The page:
“Forgive me,” Scott Hoezee writes in a prayer, “for sometimes thinking that inspiration comes from only the great stories.”
Forgive me, for ignoring the swell of gratitude I feel standing in front of the strawberries at the grocery store—because they are on sale, and red and plump, and their seeds pop like accessories; their green leaves the perfect up-do for stepping out—because this is a last-minute errand on the way home from work and there is no time to linger. Forgive me for believing that noticing the strawberries couldn’t make a great story.
“Make me attentive….help me listen to the ordinary things people tell me,” Hoezee continues.
The tri-colored pasta Jesse mixed with sauteed peppers and broccoli and the first grape tomatoes from our garden. “It was all leftover and you can have it,” he said on the way outside to go golfing, and Hadley and Harper were out too, and I was left alone to eat a rainbow and I devoured it—both the pasta and the silence in my home, but it wasn’t enough so I ripped open a box of chocolate ice-cream bars, grabbed one, sliced its wrapper off and sat outside looking at the oak tree in my front yard while I ate it.
“If I need fresh language and new metaphors, let them emerge from the ordinary….”
But I want to write about dragons, I think as I watch a moth flit and flutter around the lamp next to the mailbox. That light isn’t even on—how does the moth know this is where she’ll end up in a few hours when the cicadas sing and the leaves are still? Or is it that she flies towards a memory—of touching what she thought was fire—towards what she thinks could be?
I want the language of dragons. I want their scaly, green, winged metaphors to emerge but I am looking at a moth pounce around my lamp. She isn’t even green. Just black and white.
I read about a purple moth once. She lives on the pages of Rumors of Water, and I don’t think L.L. Barkat was looking for her either on the day the moth showed up.
I look again at my black and white moth to see if there’s any purple on her. There is not—just a design on her wings like a winter tree on a grey evening reaching toward barely-there stars. Even the moth’s wings show what she wishes for.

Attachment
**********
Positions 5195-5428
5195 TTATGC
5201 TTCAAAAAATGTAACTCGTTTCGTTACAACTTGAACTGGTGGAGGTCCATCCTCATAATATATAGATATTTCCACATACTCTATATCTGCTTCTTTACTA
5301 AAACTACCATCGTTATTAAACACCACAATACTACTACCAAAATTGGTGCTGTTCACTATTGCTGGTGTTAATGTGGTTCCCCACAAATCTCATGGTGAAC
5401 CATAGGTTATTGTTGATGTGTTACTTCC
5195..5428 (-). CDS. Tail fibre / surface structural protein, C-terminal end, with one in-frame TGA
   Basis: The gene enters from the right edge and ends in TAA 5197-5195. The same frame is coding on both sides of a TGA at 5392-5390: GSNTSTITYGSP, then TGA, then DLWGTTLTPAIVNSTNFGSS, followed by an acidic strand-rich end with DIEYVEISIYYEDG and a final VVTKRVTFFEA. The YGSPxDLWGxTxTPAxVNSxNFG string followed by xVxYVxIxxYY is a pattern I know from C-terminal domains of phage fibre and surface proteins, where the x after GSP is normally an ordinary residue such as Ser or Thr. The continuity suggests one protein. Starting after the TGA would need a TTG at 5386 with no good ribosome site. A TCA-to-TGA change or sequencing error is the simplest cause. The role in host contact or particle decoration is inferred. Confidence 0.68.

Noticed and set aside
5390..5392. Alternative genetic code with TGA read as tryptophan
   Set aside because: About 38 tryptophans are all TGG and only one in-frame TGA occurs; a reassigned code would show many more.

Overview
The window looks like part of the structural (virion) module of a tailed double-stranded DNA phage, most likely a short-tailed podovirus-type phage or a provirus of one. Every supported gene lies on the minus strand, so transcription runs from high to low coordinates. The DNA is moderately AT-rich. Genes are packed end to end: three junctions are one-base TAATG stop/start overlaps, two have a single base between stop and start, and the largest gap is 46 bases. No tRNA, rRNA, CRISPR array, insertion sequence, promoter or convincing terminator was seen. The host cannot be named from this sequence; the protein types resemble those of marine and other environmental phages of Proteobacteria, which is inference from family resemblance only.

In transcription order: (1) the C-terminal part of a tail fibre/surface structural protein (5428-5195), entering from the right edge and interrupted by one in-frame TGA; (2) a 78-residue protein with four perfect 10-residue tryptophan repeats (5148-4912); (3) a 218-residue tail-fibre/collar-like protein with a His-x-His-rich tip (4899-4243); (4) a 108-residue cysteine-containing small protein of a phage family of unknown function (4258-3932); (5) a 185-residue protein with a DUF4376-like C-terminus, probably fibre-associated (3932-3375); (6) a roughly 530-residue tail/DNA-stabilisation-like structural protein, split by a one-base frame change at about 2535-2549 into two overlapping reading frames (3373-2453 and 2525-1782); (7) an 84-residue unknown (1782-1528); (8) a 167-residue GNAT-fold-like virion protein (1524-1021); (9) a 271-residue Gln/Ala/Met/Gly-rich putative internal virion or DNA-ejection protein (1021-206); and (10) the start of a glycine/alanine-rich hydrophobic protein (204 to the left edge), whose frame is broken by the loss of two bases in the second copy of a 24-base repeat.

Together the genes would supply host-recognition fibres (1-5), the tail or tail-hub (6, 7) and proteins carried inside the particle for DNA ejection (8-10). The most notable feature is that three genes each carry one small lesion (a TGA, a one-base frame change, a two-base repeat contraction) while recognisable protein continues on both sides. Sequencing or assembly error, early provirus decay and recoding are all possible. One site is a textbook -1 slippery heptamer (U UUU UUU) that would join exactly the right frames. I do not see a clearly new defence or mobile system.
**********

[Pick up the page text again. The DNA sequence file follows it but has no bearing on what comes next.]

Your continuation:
“Can you tell me about that purple moth?” I asked L.L. the next day. I tell her what I think I remember: that the purple moth showed up when she had other plans and the day wasn’t going great; that eventually she determined there would be a purple moth in each chapter of the book she was writing.
I tell her I would look for the moth myself, but I am at work and Rumors of Water is at home. I am telling the truth, but what’s also true and I don’t tell her is that I want her to make me believe again. Not in God, or writing, or myself. I want to believe in purple moths and dragons again.
“Can you tell me what the purple moth means?”
“What it means? I don’t know,” L.L. replies, and her response makes me happy. Who wants to explain away a purple moth? Isn’t it enough that it is there?
She copies the passage and sends it to me. It begins with L.L. taking out the trash. “It is too big for me to handle.” The garbage bin is an anchor—a metaphor emerging from the ordinary. I remember the strawberries and then the blueberries and the grapes too that I carried through the grocery store along with my wallet and car keys. “This is too much,” I thought, and I was talking about the fruit but also the writing assignments I took on, and Harper was going to State championships for swim, and I’m learning a new job, and Hadley is turning 16 soon, and my house is a mess. I am exhausted, and also, I am so grateful for the garbage bin L.L. writes about.
It is her daughter who tells her about the purple moth. Sonia created her, and the moth has teeth and is “as large as a dragon.”
As large as a dragon.
“I’ve been too stuck on what ought to be,” L.L. says of her writing struggles. She knows how books work; how they look except what she has for her story—among other quirky items—is a purple moth. She remembers a favorite writing book and the reason she loves it is because it is “structurally asymmetrical.”
Two years ago, L.L. sent me a card and told me about the asymmetry of trees. She wrote that a “dash of asymmetry strengthens the trees.” She told me that asymmetry is actually desirable for survival, and dared me to considered asymmetry in my own life and in my writing.
At night, I am at my desk writing and Jesse comes in to say hi. We chat for a bit and then he abruptly stands and goes to the window.
“There’s a moth in here,” he tells me.
She’s made her way in.
“I’ll take her outside,” he says, but I tell him no, that’s OK.
“I don’t mind that she’s here.”
This week, consider the asymmetry of your life and write a poem about it. Use a purple moth, or a dragon, or strawberries, or trees, or whatever stuff of the everyday that is calling for your attention and wants you to help it emerge.
Browse writing prompts
I have been a fan of Callie Feyen’s writing for quite some time but I finished this book in almost one sitting. If you have ever been in 8th grade, fallen in love, had a best friend, or loved reading, you will love this book. As the mother of an 8th grader, my other genuine hope is that my son will one day have a teacher as gifted as Callie.
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